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Digital experience must include employees as well as customers

 

Identifying personas allows personalization

Why does focusing on employee experience work? To illustrate the difference in outcomes between treating employee personas as homogenous elements as opposed to nanopersonalization, consider sales staff. A sales staff might consist of one group of individuals who do cold calling to find prospects. Other sales staff might take those qualified leads and do the work of meeting with potential customers, giving demos and closing deals. Differentiation is important when you consider the technical needs of those two groups, which are, in fact, quite different.

The needs of a pharmaceutical sales representative are even more specific when considered against the backdrop of a general sales persona. These individuals are tasked with going into the field and meeting with some of the busiest, time-constrained people in the world — doctors. Pharmaceutical salespeople might have no more than five minutes to pitch a medication or a complex piece of surgical equipment.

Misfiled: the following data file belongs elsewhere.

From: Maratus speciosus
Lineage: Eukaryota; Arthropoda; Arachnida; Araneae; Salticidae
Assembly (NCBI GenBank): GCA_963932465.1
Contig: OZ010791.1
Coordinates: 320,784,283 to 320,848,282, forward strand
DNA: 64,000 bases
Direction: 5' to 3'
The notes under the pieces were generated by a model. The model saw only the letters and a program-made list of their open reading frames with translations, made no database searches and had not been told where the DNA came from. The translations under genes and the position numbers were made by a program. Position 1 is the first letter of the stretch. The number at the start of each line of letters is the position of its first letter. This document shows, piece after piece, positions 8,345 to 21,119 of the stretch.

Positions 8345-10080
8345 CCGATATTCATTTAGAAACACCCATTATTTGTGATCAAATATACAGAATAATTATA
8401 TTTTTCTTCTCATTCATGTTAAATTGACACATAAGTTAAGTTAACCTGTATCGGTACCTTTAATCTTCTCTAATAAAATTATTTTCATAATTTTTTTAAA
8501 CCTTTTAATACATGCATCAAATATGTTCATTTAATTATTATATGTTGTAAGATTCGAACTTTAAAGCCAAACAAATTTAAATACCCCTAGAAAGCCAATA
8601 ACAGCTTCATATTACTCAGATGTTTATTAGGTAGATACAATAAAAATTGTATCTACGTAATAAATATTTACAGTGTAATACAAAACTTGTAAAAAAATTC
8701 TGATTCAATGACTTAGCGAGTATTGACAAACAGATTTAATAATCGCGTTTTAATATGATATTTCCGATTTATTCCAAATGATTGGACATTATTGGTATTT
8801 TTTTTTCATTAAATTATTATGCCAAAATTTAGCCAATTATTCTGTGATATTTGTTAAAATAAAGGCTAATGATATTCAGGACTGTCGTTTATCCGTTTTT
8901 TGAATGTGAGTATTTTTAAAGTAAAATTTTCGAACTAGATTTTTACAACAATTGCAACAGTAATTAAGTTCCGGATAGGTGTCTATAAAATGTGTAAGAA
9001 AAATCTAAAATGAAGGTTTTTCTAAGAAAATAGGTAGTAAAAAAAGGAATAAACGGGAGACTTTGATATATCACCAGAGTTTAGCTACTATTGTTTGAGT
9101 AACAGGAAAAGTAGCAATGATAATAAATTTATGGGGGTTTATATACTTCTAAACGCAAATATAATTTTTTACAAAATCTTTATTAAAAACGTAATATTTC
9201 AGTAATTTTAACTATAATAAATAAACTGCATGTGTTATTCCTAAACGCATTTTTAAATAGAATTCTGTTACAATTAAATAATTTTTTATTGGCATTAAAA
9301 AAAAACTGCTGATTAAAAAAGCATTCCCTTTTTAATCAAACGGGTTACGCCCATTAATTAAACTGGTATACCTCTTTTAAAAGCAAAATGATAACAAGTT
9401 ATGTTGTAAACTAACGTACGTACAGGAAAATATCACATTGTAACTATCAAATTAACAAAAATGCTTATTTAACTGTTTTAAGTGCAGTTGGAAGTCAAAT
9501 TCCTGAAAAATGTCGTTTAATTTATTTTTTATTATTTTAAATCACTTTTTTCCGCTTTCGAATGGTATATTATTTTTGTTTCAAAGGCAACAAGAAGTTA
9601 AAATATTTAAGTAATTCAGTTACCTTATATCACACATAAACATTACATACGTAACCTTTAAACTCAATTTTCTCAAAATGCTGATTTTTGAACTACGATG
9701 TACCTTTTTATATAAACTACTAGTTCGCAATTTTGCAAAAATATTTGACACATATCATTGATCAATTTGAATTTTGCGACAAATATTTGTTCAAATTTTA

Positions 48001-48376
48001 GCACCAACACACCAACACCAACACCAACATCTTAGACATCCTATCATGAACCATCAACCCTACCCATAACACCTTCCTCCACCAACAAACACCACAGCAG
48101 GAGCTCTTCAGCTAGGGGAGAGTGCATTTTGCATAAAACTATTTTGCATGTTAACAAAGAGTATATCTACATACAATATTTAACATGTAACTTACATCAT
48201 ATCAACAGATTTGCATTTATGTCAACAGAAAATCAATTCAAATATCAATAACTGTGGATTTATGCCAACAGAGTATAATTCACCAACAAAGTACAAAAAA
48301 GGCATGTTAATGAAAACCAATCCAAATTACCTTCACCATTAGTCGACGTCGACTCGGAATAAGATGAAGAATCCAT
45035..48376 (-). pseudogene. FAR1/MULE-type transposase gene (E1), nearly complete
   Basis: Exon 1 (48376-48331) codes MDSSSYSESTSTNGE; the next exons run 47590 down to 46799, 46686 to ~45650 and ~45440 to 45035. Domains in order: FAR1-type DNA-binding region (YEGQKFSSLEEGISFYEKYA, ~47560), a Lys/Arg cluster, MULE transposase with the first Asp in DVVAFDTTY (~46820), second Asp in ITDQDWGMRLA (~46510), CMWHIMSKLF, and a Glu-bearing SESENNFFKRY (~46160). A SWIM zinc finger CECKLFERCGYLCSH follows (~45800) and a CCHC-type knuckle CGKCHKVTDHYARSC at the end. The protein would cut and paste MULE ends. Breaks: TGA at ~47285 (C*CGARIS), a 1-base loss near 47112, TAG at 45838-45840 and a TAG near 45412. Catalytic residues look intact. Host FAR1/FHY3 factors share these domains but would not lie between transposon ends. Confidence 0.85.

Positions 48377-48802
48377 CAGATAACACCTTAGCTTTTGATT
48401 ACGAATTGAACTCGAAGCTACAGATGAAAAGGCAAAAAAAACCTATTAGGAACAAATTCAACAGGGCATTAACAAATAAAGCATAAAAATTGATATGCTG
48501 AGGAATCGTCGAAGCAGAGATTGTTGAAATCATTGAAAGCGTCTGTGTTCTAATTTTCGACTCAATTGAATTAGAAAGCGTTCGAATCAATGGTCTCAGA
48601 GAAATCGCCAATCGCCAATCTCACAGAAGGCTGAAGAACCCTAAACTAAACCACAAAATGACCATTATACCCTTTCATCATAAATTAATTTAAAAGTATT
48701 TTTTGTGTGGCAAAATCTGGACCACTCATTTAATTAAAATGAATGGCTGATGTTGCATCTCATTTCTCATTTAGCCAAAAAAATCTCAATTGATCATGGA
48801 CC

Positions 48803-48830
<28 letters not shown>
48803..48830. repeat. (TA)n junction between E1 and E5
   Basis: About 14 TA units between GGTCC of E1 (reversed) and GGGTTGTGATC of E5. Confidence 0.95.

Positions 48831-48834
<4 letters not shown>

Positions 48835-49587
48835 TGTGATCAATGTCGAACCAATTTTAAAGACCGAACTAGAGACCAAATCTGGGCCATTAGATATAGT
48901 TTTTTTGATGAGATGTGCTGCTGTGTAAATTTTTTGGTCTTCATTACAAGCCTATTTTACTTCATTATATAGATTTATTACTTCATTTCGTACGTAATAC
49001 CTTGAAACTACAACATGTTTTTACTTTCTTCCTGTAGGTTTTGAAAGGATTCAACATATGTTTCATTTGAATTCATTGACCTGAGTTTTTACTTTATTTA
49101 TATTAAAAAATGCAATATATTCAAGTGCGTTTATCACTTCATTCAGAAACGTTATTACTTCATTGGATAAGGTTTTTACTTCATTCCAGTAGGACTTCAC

Now consider what happens when a large business lumps all its salespeople into one persona. That business might decide that all people identified as “sales” require a laptop as their primary device. Easy, right?

The two minutes of boot time to start up the laptop might go unnoticed An organization could also enable the sales representative to immediately take an order and close the sale, eliminating the need for a multistage process where every step adds increased risk for the sale to collapse.

By revealing where a digital facade masks unintended or unrecognized challenges, you can develop a blueprint that shows how an organization can move its digital infrastructure forward, conduct ongoing evaluation and measure progress. A digital core that evolves to serve employees first will About the author
Kalyan Kumar B (known as KK) is the corporate vice president and chief technology officer of IT services of HCL Technologies and the company’s business line leader for global cloud native services and DRYiCE products and platforms. He also leads the service line for global infrastructure services. As a part of his CTO portfolio, Kumar is actively involved in product and technology strategy, partner ecosystems, startup exploration and incubation and supports the inorganic initiatives of the company.

 

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